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News & Media

Media Release

Date: 22 June 2023

RUH film celebrates Windrush generation

A short film celebrating the contribution of the Windrush generation and their descendants to the establishment of the NHS has been created by the Royal United Hospitals Bath NHS Foundation Trust, working with its partners in the local community.

Windrush Day takes place today (Thursday 22 June) and this year marks 75 years since the ship HMT Empire Windrush arrived at Tilbury Docks in Essex, carrying the first Caribbean migrants to help rebuild Britain after the Second World War.

Many of the Windrush's passengers – as well as their descendants – played a vital role in supporting the establishment of the NHS, which launched just two weeks after the ship arrived in England.

The short film includes interviews with members of the Bath Ethnic Minority Senior Citizens Association (BEMSCA), who talk about the memories of arriving in England, as well as interviews with RUH staff.

Speaking in the film, BEMSCA member Mrs Spalding said: "I came to England in 1956, when I was 16 years old. It was June when I arrived and I found it was quite cold – so I was a bit disappointed in the weather! It was lovely though to be here with my mother and father. But when winter came, no, I didn't like that and I wanted to go home, back to Jamaica!

"I went to St Martin's hospital to do my nursing training and then stayed there on the gynaecology ward for about seven years. Later I joined the RUH and the new Maternity unit."

RUH Radiology Porter Paul Grant said: "My dad came over to England in the early '60s. His first job was shovelling coal, and he'd say 'why did I leave a hot country to come here and shovel this black stuff – what am I doing?' but he kept doing it to better himself.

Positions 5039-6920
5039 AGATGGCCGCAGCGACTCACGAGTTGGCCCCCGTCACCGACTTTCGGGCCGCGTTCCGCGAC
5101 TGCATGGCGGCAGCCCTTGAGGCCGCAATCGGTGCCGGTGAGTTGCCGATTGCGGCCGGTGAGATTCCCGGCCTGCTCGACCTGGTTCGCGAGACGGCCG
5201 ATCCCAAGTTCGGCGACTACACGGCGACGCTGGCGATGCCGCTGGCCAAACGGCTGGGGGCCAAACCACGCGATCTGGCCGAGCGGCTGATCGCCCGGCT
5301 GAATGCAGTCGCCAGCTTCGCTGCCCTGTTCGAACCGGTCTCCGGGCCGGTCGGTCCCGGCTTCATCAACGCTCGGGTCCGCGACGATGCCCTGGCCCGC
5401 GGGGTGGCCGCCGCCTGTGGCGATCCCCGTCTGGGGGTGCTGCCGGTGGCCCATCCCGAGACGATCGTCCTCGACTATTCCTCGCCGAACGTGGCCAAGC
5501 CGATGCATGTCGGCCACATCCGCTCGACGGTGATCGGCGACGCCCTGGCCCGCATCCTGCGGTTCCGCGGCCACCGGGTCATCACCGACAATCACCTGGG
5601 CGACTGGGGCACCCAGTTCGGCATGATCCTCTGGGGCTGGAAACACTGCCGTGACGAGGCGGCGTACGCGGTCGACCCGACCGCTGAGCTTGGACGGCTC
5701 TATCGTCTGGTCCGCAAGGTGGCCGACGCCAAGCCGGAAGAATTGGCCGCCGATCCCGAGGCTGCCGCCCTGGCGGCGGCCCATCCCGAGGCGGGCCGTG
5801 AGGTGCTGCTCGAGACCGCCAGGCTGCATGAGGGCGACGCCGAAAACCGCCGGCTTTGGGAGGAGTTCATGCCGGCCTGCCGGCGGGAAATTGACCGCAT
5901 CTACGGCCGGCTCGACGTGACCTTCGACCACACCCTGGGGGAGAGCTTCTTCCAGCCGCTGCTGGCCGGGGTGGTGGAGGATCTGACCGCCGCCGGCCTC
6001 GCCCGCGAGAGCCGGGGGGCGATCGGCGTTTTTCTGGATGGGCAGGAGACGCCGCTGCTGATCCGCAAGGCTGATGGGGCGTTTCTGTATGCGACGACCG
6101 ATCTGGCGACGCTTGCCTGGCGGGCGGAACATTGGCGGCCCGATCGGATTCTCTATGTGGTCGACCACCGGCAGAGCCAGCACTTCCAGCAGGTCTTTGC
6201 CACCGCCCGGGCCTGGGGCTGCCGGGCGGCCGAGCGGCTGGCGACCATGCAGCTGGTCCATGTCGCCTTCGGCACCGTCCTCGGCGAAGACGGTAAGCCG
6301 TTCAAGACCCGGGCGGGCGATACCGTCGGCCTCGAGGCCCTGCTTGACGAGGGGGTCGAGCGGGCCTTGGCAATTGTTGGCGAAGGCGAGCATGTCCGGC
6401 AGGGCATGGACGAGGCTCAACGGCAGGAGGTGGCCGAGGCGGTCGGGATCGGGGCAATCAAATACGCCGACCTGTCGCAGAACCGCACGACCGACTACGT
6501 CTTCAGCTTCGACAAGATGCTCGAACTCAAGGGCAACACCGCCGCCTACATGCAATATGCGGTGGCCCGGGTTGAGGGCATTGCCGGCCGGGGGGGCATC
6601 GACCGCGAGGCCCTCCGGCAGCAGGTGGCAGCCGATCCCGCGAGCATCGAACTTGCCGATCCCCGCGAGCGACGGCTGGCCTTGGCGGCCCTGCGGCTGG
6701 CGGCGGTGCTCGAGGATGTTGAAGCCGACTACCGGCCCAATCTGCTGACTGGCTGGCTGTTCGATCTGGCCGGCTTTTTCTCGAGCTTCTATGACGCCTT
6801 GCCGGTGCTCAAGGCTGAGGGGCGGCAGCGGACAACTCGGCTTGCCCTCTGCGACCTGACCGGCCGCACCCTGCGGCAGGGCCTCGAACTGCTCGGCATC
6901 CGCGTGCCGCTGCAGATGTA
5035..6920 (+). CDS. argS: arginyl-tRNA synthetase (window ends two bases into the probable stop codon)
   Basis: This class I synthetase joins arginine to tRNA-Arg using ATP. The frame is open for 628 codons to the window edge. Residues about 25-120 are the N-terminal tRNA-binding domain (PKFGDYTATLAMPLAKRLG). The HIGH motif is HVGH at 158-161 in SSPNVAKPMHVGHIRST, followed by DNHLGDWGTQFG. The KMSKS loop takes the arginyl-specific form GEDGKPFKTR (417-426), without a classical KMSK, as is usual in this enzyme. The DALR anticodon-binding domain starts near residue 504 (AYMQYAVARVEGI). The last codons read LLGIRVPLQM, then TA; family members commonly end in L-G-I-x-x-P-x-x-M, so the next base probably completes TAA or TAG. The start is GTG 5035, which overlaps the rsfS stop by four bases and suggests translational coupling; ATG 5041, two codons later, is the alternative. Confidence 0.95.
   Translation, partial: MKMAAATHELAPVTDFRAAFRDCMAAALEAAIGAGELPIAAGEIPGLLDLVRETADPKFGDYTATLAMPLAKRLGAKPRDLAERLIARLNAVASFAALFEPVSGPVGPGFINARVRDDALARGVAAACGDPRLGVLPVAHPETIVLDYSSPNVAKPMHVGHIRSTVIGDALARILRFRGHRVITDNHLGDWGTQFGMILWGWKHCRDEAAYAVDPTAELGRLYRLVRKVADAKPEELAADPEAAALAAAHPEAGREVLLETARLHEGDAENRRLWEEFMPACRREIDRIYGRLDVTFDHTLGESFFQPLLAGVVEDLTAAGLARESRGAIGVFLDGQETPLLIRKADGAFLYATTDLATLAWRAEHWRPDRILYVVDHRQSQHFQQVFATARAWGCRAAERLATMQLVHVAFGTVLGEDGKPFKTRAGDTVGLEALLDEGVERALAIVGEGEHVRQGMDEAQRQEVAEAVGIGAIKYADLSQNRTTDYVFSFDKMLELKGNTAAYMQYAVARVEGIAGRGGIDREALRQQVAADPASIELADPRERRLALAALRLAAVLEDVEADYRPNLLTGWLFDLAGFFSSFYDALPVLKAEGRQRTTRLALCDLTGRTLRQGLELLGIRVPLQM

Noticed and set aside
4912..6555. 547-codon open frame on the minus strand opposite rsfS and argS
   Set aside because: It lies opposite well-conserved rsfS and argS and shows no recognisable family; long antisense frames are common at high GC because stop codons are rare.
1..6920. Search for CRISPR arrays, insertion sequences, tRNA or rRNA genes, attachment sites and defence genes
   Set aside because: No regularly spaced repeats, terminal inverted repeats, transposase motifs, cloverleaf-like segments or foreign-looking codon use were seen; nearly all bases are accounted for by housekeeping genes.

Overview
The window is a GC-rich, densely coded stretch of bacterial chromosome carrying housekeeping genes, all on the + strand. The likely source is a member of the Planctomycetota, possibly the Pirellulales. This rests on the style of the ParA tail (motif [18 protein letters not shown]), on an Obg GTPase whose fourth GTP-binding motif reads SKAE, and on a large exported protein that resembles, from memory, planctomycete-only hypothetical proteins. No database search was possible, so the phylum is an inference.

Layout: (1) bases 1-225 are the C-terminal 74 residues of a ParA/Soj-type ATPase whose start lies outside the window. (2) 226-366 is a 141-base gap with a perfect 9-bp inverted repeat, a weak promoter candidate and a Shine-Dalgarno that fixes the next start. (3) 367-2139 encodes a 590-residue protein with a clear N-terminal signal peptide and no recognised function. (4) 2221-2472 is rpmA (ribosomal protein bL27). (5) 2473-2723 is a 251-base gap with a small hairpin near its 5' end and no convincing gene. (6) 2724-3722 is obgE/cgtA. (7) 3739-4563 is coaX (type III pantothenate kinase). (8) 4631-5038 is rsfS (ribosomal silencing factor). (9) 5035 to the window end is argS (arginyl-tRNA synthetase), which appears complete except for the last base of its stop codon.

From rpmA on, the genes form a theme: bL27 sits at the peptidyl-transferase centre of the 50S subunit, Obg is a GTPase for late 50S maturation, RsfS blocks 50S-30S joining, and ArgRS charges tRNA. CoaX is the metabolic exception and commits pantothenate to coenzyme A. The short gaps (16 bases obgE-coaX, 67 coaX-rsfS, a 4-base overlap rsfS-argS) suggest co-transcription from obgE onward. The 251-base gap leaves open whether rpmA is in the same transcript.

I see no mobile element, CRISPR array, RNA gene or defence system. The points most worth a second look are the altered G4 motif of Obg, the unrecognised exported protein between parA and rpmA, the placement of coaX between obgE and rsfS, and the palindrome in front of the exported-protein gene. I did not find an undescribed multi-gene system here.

"I've wanted to work as a Porter for a long time. It started with my mum who worked at the Mineral Hospital as a domestic and then my sister decided she wanted to be a nurse.

"My mum would have been very proud of me, working at the hospital, and my dad too – both of them would be so proud."

Alfredo Thompson, RUH Director for People and Culture, said: "I want to say to the Windrush generation that you matter; everyone at the RUH is thankful for all you have done to care for the people in our community and we are proud to work alongside you."

Locally, Windrush Day is being marked by a high-profile event at Bath's Fairfield House, the home of BEMSCA.

The celebration will include the opening of the Bath Windrush – Past, Present and Future exhibition as well as the unveiling of bespoke artwork celebrating Bath Caribbean migration. There will also be stories of migration from BEMSCA elders, as well as music, poetry, Caribbean food and performances from the Rainbow Steel Band.

You can watch the RUH film here:


Download a printable version

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